Here is our opportunity to make the process much simpler for agencies and customers, fitting the needs that they have at the time of the sale. A multi-channel strategy makes things easy on customers through additional ways of researching offerings, purchasing and getting service. This doesn’t cut out the agency. A multi-channel strategy enhances channel usage by creating bridges between the moment of need and the relationship of a trusted advisor.
To enhance their reach and to engage customers, insurers need to build — not a system, but a partnership ecosystem. Startups are proving that the ecosystem models can cut time and costs, while improving capabilities and advancing opportunities. Do you partner or integrate with other startups, comparison sites, social media or MGAs? Are your systems and processes designed to easily plug in new channels and provide data back to those channels? Insurers need to ask themselves what kinds of business they are going after and then determine what kinds of channels and ecosystem they need to integrate into their businesses.
Agencies are here to stay. Not investing in digital engagement in the agency space will cause the brand to look incohesive. One of the goals of digital engagement is to improve customer confidence. That confidence shines most brightly when it is evenly distributed between all forms of communication and engagement.
Insurers who are committed to their agents and committed to strengthening ties to their agencies need to also stay committed to optimizing them. How can your company make its agents more efficient? How can you reward agencies that are working toward their own digital growth and engagement? These are the agencies that will make insurers “look good” to customers. Insurers who digitally optimize agency service, information, key data points, and illustration tools, and those who streamline policy issuance, FNOL and even simple CRM data, will be the ones who keep agents and agencies satisfied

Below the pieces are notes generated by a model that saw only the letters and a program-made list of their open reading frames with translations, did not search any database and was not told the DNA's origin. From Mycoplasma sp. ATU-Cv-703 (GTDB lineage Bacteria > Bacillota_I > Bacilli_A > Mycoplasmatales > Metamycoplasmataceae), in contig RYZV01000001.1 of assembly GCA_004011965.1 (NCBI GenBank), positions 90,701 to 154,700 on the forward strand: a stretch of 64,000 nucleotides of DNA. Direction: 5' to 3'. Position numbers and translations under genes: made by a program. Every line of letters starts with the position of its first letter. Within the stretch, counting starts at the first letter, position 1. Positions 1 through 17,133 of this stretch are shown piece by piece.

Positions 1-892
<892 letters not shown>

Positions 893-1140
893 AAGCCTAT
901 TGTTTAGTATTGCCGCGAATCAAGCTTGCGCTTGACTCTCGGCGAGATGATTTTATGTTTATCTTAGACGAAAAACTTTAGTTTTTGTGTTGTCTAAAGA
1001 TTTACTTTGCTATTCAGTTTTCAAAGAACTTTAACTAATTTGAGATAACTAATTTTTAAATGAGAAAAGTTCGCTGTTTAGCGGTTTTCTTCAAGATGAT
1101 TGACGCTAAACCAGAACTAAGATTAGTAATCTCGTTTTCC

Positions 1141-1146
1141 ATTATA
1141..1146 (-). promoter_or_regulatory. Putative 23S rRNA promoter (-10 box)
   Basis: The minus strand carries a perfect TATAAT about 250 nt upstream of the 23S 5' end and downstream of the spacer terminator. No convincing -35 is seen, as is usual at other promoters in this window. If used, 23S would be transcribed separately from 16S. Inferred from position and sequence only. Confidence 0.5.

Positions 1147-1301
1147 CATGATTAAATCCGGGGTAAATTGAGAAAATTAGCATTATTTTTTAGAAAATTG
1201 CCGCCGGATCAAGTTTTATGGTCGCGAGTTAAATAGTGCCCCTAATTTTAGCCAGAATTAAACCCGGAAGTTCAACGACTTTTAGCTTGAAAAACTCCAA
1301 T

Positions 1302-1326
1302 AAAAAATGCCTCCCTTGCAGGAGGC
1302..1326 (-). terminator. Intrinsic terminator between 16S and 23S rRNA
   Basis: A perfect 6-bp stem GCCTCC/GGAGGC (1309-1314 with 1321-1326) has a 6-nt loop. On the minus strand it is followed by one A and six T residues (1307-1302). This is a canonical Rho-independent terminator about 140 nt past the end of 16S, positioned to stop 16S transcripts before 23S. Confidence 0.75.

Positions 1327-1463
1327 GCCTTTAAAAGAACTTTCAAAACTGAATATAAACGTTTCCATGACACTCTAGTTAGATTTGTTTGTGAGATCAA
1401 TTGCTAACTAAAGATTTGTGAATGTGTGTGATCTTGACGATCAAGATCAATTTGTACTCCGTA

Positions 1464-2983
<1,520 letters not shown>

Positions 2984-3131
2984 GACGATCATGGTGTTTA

A bad experience in one channel — any channel — can have a bad reflection upon the company. Make certain that the channels you are working with are evolving digitally, so that experiences are consistent across all channels.
Cross-Channel Data and Analytics Framework
One of the clear benefits of multi-channel frameworks and cross-channel consistency is the ability to capture and analyze cross-channel data. How often does direct research result in a follow-up call? Which channel is the best for prospect conversion? Is there a loss ratio difference between acquisition or service channels? Does the agent relationship have an impact on rates of fraud? In order for insurers to understand what is happening within each channel and how to truly optimize the multi-channel strategy, they should mature in their abilities to use cross-channel data. It is one of the payoffs to distribution mastery.
If insurers are motivated to create new digital frameworks and they are committed to following the keys to digital mastery, they will undoubtedly find many added benefits along the way. In our webinar, Craig Welsh pointed out that one of the intangible benefits Westfield Insurance found during its transformation, was that all of the conversations and planning around agencies and digital capabilities, allowed their teams to build governance structures for digital enhancements, as well as governance structures for how to handle agencies. This makes perfect sense. The process of aligning all of the stakeholders creates a source of organization and focus. Plus, the conversations that are needed between insurers and their agencies during these periods of transition are always beneficial. Both sides learn from the process and both sides listen.
This points to perhaps a seventh key to digital distribution mastery — a Deep Understanding of your Customers and Agencies. Digital Insurance 2.0 provides a great model for insurers to follow that will keep both groups satisfied and help insurers gain a foothold in the Digital Era.